event Struct Reference

Structure to represent a single event. More...

#include <event.h>


Detailed Description

Structure to represent a single event.

An event can have some underlying condition it represents: a socket becoming readable or writeable (or both), or a signal becoming raised. (An event that represents no underlying condition is still useful: you can use one to implement a timer, or to communicate between threads.)

Generally, you can create events with event_new(), then make them pending with event_add(). As your event_base runs, it will run the callbacks of an events whose conditions are triggered. When you longer want the event, free it with event_free().

In more depth:

An event may be "pending" (one whose condition we are watching), "active" (one whose condition has triggered and whose callback is about to run), neither, or both. Events come into existence via event_assign() or event_new(), and are then neither active nor pending.

To make an event pending, pass it to event_add(). When doing so, you can also set a timeout for the event.

Events become active during an event_base_loop() call when either their condition has triggered, or when their timeout has elapsed. You can also activate an event manually using event_active(). The even_base loop will run the callbacks of active events; after it has done so, it marks them as no longer active.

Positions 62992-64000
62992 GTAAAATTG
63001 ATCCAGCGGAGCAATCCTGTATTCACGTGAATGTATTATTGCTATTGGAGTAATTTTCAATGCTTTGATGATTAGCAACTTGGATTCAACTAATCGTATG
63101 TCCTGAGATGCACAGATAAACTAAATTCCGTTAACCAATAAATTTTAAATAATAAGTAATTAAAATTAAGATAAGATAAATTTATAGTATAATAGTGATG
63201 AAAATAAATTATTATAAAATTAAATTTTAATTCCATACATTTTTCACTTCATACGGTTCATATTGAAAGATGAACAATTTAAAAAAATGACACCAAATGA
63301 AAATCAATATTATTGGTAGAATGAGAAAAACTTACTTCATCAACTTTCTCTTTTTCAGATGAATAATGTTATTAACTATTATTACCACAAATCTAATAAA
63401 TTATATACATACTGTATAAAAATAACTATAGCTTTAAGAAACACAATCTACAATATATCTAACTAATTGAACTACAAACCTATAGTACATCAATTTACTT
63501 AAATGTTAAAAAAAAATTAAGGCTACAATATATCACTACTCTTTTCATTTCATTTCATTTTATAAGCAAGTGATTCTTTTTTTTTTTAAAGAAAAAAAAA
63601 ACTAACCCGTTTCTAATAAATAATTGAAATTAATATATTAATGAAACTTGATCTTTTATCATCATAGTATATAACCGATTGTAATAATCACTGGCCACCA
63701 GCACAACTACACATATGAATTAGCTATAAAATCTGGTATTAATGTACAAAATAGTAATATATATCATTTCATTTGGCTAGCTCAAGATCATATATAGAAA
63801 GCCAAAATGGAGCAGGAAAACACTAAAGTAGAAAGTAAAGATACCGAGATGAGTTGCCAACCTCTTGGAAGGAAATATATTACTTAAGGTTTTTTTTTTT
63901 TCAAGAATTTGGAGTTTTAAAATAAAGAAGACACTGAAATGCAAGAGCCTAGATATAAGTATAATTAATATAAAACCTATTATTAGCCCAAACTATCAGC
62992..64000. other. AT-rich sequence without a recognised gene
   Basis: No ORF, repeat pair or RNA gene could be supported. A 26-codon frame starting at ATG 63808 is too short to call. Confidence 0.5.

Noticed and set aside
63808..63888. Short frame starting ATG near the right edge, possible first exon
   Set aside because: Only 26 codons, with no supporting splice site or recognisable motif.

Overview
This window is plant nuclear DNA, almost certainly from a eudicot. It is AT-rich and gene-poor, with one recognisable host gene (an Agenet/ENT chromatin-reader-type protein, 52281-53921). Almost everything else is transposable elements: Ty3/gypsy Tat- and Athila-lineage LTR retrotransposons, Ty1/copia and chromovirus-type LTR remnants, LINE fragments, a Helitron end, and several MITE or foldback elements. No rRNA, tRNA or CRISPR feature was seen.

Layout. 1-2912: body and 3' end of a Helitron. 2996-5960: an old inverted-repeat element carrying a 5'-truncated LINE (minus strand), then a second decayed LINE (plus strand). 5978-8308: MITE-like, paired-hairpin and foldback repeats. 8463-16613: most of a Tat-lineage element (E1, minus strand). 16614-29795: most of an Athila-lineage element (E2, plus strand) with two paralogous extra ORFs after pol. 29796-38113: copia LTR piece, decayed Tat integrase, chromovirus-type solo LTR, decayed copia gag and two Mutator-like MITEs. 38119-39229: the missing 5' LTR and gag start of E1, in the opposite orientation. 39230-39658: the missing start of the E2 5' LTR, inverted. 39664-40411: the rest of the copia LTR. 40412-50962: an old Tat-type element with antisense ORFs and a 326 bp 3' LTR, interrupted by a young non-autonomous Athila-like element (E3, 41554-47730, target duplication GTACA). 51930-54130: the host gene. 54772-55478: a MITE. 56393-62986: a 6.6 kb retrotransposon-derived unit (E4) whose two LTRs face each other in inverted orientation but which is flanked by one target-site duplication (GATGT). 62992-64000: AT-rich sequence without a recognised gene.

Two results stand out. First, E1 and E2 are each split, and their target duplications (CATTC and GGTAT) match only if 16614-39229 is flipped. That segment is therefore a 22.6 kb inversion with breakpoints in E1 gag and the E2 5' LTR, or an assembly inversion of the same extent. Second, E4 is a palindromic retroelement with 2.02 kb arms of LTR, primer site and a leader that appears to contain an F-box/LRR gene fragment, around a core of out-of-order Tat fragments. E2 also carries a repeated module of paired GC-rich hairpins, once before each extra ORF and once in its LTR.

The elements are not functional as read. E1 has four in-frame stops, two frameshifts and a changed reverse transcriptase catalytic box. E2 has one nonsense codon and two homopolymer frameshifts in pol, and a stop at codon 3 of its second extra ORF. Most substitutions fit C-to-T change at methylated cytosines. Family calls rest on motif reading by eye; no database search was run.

You can make an event non-pending by passing it to event_del(). This also makes the event non-active.

Events can be "persistent" or "non-persistent". A non-persistent event becomes non-pending as soon as it is triggered: thus, it only runs at most once per call to event_add(). A persistent event remains pending even when it becomes active: you'll need to event_del() it manually in order to make it non-pending. When a persistent event with a timeout becomes active, its timeout is reset: this means you can use persistent events to implement periodic timeouts.

This should be treated as an opaque structure; you should never read or write any of its fields directly. For backward compatibility with old code, it is defined in the event2/event_struct.h header; including this header may make your code incompatible with other versions of Libevent.

See also:
event_new(), event_free(), event_assign(), event_get_assignment(), event_add(), event_del(), event_active(), event_pending(), event_get_fd(), event_get_base(), event_get_events(), event_get_callback(), event_get_callback_arg(), event_priority_set()

The documentation for this struct was generated from the following file:
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